Miller v. Motor Vehicle Div., Dept. of Rev.Annotate this Case
706 P.2d 10 (1985)
Fred MILLER, Plaintiff-Appellee, v. MOTOR VEHICLE DIVISION, DEPARTMENT OF REVENUE, State of Colorado, Defendant-Appellant.
Colorado Court of Appeals, Div. II.
July 25, 1985.
Rehearing Denied August 29, 1985.
No appearance for plaintiff-appellee.
Duane Woodard, Atty. Gen., Charles B. Howe, Chief Deputy Atty. Gen., Richard H. Forman, Sol. Gen., Steven M. Bush, Asst. Atty. Gen., Denver, for defendant-appellant.
Defendant, Motor Vehicle Division of the Colorado Department of Revenue (Division), appeals the trial court judgment reversing its revocation of the driving license of plaintiff, Fred Miller. The Division argues that the trial court erred in finding that the requirements of due process were violated because the hearing officer indulged *11 a presumption of validity of blood alcohol test results and, thus, did not require sufficient foundation before admitting those results. We reverse.
Following his arrest on a charge of driving under the influence of alcohol, Miller agreed to submit to a blood test. At the police station under the supervision of the arresting officer, a registered nurse withdrew blood from Miller. The results of the blood test showed 0.212 grams of alcohol per 100 milliliters of blood. At Miller's driver's license revocation hearing, the arresting officer testified that he observed the registered nurse withdraw the blood from Miller, that the police department sent the sample to the lab, and that the results of the test indicated that Miller's blood alcohol level was 0.212.
The arresting officer's report was admitted into evidence. Among other items contained in that report was the laboratory report containing the results of the blood test signed by the nurse who withdrew the blood and the toxicologist who performed the test, plus a consent to the blood test signed by Miller.
In reversing the hearing officer's revocation of Miller's license, the trial court ruled that the hearing officer erred in admitting the arresting officer's report without requiring the Division to present testimony by either the nurse who drew the blood sample or witnesses who could testify as to compliance with the Colorado State Department of Health rules and regulations. Absent such testimony, the court held that there was insufficient foundation showing the accuracy of the test results. We conclude this ruling was in error.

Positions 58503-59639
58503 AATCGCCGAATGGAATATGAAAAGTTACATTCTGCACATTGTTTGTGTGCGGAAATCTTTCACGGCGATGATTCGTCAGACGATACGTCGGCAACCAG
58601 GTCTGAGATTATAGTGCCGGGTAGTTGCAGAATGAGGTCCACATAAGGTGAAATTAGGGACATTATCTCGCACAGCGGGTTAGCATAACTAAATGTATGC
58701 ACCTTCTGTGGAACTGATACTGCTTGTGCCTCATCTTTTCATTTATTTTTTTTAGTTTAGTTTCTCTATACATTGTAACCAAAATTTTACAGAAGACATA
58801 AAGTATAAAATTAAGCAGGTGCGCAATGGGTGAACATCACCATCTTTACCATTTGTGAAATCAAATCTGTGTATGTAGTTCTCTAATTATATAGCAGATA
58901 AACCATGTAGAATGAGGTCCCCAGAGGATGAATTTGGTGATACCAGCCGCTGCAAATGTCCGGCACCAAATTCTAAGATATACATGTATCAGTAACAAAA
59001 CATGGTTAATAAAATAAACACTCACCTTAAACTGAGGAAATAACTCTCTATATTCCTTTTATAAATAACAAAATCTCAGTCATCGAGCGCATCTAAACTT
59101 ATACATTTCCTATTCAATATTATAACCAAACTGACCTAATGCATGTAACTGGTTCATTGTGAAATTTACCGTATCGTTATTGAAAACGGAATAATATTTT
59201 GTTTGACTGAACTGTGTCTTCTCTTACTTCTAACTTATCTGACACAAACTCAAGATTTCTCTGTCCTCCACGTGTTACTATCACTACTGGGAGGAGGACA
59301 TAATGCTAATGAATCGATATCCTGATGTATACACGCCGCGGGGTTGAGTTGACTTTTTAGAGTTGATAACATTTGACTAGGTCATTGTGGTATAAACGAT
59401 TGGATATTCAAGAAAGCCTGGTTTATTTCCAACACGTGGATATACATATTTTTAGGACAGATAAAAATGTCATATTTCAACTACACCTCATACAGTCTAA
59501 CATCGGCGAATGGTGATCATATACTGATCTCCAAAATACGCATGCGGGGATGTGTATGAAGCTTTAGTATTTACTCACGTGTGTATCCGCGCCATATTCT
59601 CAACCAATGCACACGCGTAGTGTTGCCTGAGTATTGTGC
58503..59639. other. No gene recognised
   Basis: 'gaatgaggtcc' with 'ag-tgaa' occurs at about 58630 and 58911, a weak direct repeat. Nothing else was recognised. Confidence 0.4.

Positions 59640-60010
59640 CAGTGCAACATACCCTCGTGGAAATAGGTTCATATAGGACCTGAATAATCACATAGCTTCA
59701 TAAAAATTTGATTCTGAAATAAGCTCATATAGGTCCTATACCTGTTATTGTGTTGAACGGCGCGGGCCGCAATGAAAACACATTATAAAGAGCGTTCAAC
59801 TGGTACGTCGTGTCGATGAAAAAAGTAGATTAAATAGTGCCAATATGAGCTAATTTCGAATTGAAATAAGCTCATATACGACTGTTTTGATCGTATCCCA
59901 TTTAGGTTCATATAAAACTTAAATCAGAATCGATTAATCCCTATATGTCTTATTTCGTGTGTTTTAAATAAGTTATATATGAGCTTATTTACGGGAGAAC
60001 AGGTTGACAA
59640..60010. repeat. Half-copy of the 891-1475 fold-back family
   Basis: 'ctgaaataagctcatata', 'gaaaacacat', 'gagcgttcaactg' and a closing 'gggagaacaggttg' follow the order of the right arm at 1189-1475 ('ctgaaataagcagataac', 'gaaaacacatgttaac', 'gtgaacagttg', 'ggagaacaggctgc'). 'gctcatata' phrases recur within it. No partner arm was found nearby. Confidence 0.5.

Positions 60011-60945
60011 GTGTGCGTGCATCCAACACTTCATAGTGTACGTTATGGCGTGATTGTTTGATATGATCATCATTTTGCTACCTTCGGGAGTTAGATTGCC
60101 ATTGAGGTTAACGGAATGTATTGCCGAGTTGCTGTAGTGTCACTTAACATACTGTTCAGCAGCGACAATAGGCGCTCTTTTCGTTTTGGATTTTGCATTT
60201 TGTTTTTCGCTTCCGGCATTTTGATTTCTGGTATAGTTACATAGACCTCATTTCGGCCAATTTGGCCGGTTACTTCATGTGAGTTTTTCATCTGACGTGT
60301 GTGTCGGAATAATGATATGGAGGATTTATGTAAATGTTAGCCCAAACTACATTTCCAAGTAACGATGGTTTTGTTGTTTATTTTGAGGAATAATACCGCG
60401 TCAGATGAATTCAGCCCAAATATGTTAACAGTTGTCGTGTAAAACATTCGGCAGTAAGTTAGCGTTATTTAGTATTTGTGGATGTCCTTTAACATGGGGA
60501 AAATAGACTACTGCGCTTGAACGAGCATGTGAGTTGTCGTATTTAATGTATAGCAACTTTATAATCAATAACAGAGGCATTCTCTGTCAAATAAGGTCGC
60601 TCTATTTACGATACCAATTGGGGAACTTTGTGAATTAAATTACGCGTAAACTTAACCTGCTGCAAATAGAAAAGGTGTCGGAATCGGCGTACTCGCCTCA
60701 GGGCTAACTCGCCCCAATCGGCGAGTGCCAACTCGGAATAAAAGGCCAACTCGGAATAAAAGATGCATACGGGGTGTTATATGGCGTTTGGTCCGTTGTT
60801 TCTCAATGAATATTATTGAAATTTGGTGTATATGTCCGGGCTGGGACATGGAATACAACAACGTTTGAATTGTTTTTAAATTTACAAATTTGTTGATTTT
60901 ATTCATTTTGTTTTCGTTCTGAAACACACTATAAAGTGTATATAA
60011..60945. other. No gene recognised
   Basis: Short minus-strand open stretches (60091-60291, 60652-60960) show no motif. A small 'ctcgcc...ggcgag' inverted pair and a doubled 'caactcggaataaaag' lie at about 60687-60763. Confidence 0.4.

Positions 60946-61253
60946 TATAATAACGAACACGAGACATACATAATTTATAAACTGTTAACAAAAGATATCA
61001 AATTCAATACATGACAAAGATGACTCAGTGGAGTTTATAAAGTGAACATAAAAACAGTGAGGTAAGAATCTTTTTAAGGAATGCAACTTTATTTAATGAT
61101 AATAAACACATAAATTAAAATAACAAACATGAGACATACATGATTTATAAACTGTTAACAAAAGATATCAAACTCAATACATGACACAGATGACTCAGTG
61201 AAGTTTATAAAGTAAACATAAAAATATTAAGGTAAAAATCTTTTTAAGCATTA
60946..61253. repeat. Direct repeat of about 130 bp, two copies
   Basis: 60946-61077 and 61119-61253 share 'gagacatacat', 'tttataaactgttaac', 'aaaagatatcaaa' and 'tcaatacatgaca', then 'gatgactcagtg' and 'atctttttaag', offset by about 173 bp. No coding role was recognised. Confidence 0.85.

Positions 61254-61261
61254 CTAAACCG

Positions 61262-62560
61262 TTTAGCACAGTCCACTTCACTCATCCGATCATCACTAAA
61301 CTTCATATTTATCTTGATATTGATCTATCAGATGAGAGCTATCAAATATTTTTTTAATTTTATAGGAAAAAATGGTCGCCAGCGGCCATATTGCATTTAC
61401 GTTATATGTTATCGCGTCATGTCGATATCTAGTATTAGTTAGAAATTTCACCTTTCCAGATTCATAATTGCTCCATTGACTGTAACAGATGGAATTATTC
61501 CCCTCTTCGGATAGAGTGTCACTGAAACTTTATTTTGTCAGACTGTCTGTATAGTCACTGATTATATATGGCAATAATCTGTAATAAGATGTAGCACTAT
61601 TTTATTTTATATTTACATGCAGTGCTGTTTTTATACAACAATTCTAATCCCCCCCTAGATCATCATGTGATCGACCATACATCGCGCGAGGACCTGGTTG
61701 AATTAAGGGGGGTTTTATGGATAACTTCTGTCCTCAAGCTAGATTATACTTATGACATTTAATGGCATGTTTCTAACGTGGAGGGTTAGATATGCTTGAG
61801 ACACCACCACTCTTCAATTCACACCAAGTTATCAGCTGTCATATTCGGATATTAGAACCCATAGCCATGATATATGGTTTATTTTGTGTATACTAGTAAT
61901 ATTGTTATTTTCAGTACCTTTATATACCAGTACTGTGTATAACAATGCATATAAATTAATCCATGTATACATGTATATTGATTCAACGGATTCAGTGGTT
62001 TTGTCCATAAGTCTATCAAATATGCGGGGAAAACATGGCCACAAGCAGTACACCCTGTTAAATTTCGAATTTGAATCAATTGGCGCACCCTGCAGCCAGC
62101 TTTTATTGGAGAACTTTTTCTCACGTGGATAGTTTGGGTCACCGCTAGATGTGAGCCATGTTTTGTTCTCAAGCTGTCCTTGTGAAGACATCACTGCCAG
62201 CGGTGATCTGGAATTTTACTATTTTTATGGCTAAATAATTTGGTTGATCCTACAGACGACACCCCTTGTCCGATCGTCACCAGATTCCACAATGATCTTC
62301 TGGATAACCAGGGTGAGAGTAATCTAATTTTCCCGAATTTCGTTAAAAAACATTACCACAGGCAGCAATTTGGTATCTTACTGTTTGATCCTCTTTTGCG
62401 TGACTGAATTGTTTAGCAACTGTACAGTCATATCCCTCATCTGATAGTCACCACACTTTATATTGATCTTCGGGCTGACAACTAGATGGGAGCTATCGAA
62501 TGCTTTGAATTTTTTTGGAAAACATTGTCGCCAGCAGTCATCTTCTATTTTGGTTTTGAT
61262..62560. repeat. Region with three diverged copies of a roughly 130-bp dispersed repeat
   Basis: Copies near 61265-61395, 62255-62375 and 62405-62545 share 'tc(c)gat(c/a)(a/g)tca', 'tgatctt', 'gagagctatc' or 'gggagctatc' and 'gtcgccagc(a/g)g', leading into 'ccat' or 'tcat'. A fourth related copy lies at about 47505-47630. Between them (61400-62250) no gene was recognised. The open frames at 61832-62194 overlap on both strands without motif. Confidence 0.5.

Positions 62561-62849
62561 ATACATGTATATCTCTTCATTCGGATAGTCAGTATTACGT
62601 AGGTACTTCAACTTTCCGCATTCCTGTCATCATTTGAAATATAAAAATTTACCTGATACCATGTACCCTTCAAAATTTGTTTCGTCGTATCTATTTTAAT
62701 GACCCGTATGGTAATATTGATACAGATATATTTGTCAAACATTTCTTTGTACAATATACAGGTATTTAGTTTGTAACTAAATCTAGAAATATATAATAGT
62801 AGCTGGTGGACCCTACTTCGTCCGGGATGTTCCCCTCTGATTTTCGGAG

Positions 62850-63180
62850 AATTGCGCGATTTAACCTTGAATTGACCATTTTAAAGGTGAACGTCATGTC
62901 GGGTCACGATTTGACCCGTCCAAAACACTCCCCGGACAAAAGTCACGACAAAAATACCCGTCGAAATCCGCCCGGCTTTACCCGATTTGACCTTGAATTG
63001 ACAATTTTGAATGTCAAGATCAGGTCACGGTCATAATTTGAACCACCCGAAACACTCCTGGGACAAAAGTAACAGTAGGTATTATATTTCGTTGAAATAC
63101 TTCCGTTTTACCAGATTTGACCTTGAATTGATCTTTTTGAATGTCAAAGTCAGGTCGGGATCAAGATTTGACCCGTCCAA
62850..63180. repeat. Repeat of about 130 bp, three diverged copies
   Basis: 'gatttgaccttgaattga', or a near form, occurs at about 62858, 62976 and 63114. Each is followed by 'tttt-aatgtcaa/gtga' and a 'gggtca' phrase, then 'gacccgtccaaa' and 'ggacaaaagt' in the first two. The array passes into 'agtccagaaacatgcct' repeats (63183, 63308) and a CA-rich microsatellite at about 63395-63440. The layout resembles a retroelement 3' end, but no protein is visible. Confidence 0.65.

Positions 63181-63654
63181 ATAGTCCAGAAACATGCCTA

Driver's license revocation is mandatory if a chemical test of the driver's blood yields results of 0.15 or more grams of alcohol per 100 milliliters of blood. Section 42-2-122.1(1)(a)(I), C.R.S. (1984 Repl.Vol. 17). And, at a revocation hearing, the sole issue is whether a preponderance of the evidence shows that the operator drove a vehicle when his blood alcohol level exceeded that concentration. Section 42-2-122.1(8)(c), C.R.S. (1984 Repl.Vol. 17).
In a trial of a case involving alcohol-related traffic offenses, the court is required to take judicial notice of the methods and operation of devices for testing a person's blood to determine alcohol level. Section 42-4-1202(6), C.R.S. (1984 Repl.Vol. 17). The Colorado State Department of Health rules and regulations promulgated pursuant to § 42-4-1202, C.R.S., relating to blood alcohol testing govern the procedures for obtaining blood specimens, for conducting chemical tests, and for performing the analysis used to determine alcohol content.
The rules of the Department require that blood samples shall be collected in the presence of the arresting officer who can authenticate the samples. Blood samples may be collected only by certain professional people including a registered nurse, and blood samples may be collected only in certain facilities, including police stations. Department of Health Rules and Regulations I.A.1.a, 5 Code Colo.Reg. 1005-2. The blood samples must be delivered to a laboratory certified by the Department to conduct the test for alcohol content. Department of Health Rules and Regulations I.A.1.b, 5 Code Colo.Reg. 1005-2.
During a revocation hearing, the hearing officer is required to make a determination of facts on the basis of the report of a law enforcement officer and on the basis of evidence received at the hearing. Section 42-2-122.1(1)(b), C.R.S. (1984 Repl.Vol. 17). Pursuant to § 42-2-122.1(2)(a), C.R.S. (1984 Repl.Vol. 17), a "law enforcement officer who arrests any person for a violation of § 42-4-1202(1.5) shall forward to the Department a verified report of all information relevant to the enforcement action, including ... a statement of the officer's grounds for belief that the person violated § 42-4-1202(1.5), a report of the results of any chemical tests which were conducted, and a copy of the citation and complaint filed with the court." In addition, the presiding hearing officer shall have the authority to issue subpoenas. Section 42-2-122.1(8)(b), C.R.S. (1984 Repl.Vol. 17).
Here, the arresting officer's testimony, coupled with the introduction of the police report into evidence, provided prima facie *12 evidence that the test was given in compliance with the Department's rules and regulations. It was not necessary for the Motor Vehicle Division to require the registered nurse or toxicologist to testify at the hearing.
The respondent in a revocation hearing may request that the hearing officer subpoena witnesses if the respondent wishes to go forward with evidence to rebut the prima facie case. Section 42-2-122.1(8)(b), C.R.S. (1984 Repl.Vol. 17); see also § 42-4-1202(6), C.R.S. (1984 Repl.Vol. 17). Miller made no such request here.
The judgment is reversed and the cause is remanded to the trial court with directions to reinstate the order revoking Miller's driver's license.
PIERCE and SMITH, JJ., concur.